Justin Schlosberg | 01.07.2010 08:27
Not long after the WMD myth was exposed, the NY Times issued a public apology for coverage being 'not as rigorous as it should have been' (NY Times 26 May 2004). The mainstream UK press, for its part, neither acknowledged nor apologised for its similar lack of 'rigour' in the run up to the financial crisis. But faced with accusations of a free market journalistic bias, even conservative broadsheets began to question the 'Reagan-Thatcher revolution' and a longstanding vision of capitalism based on a 'pared back government' (The Times, 14 October 2008).
What a difference a year makes. The new right of centre UK government has wasted no time in exploiting Greece's debt crisis and the change of administration to usher in an 'emergency' budget that will 'pare back' the state in ways that Thatcher might only have dreamed of. By and large the mainstream media have once again been the all-too-willing mouthpiece of the powers that be, duly issuing shock and awe warnings of a fiscal disaster and hammering home the message that Britain's current deficit is the worst since World War 2.
Of course it is. What else could it be in the face of the longest and deepest recession since that era. What the papers have failed to point out is that the British economy has about as much in common with the Greek economy as Saddam had with Bin Laden. For one thing, whilst our national deficit might be the highest of OECD countries, our national debt remains below average and lower than that of the US, Italy, Norway and Japan. What is also so rarely pointed out in the media is that the national debt is the figure that really counts since the deficit merely measures the difference between our current spending and revenue rather than how far we are actually in the red. Whilst few would argue the need to bring down the deficit in due course, two critical questions that remain largely unaddressed are how much deficit can we afford, and how much do we need. In the midst of the debt crisis frenzy since the new government was established, the Office of National Statistics actually revised down the deficit estimated by the outgoing Labour government ( http://news.bbc.co.uk/1/hi/business/10136055.stm). Needless to say, it did not make the headlines.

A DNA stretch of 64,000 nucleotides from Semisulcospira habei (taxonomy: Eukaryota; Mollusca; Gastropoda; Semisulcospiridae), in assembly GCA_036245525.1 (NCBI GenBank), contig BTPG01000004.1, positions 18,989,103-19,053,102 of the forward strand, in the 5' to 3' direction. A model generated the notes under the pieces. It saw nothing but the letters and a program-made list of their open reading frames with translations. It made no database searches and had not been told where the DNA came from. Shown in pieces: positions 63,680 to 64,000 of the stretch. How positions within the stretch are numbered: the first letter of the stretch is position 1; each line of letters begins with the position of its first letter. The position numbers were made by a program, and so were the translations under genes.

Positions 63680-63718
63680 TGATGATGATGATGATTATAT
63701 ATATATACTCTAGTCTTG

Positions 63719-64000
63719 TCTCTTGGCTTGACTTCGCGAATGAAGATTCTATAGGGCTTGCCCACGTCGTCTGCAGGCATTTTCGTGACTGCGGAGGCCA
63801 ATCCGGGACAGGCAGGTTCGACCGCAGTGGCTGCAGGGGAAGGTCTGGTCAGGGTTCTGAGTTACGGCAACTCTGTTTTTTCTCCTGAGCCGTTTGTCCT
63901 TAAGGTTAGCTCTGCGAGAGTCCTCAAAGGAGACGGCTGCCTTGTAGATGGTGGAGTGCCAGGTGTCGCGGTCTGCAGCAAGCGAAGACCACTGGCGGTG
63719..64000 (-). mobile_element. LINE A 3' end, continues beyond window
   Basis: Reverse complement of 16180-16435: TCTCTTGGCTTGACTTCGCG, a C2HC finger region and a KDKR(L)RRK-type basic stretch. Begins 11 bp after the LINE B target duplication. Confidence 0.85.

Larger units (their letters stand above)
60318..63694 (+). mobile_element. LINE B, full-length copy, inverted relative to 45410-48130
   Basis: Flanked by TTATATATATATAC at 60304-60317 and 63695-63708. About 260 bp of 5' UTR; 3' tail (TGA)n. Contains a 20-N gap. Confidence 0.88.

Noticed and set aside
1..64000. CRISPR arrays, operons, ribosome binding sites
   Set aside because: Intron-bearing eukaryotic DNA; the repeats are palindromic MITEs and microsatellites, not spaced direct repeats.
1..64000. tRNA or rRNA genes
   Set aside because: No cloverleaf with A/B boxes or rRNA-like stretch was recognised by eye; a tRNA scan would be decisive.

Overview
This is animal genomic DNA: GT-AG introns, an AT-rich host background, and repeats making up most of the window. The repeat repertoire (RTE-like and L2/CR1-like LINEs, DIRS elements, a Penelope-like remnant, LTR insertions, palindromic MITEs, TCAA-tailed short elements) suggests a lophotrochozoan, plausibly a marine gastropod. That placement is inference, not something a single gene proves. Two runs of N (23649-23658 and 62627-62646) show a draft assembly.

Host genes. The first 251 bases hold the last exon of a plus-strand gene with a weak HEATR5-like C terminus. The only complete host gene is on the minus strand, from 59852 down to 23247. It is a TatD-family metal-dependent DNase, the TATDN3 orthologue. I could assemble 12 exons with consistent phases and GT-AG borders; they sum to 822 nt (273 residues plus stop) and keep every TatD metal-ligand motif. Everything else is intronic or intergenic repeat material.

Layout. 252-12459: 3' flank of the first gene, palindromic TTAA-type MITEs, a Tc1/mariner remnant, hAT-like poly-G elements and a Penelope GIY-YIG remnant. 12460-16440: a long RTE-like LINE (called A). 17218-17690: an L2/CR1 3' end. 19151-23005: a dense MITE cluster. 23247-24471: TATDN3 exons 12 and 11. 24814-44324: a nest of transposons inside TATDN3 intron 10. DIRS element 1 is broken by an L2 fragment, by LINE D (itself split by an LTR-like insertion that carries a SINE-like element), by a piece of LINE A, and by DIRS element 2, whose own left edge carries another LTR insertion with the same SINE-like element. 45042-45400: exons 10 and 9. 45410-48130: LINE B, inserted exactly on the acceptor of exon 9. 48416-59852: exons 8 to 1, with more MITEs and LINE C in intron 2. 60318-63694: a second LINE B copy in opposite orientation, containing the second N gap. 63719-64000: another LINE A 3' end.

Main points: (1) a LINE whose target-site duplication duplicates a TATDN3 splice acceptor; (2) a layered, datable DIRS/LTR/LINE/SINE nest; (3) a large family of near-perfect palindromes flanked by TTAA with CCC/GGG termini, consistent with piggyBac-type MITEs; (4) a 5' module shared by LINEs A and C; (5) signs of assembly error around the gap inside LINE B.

Unlike Greece, the UK economy is also underpinned by massive private sector wealth not just in finance but also chemicals, oil and arms. And what about the huge stakes we bought into some of the largest banks in the world in order to 'save' them and ensure that they get back to making the astronomical profits they are used to? Is it completely outrageous to suggest that the British public might make a claim to a share of those profits that reflects the share of our ownership? And if the public finances really are in the worst state since WW2, why aren't we raising the top tax rate to 60p, something that even Thatcher preserved during the first two years of her administration? These are the questions that can't be asked.
We are told that the budget was 'fair' but the only substantial tax rise was an increase in VAT, a regressive tax that by any measure hits the poor the hardest. We are told that front line services will be protected but hospitals and schools will be closed. We are told it is all about spending priorities but we are spending billions on a useless nuclear weapon that not even the military wants whilst axing 600,000 jobs from social workers to teachers. How many more contortions, distortions and extortions will it take before the mainstream media realises it is once again towing the line and failing to question the most basic premises of the so-called 'debt crisis'. Lessons it seems, are hard to learn when it comes to the News, and perhaps we will need yet another disaster of unparalelled proportions before editors begin scratching their heads once again. With the recovery balancing on a tight rope and industrial unrest mounting that seems far from a far off prospect.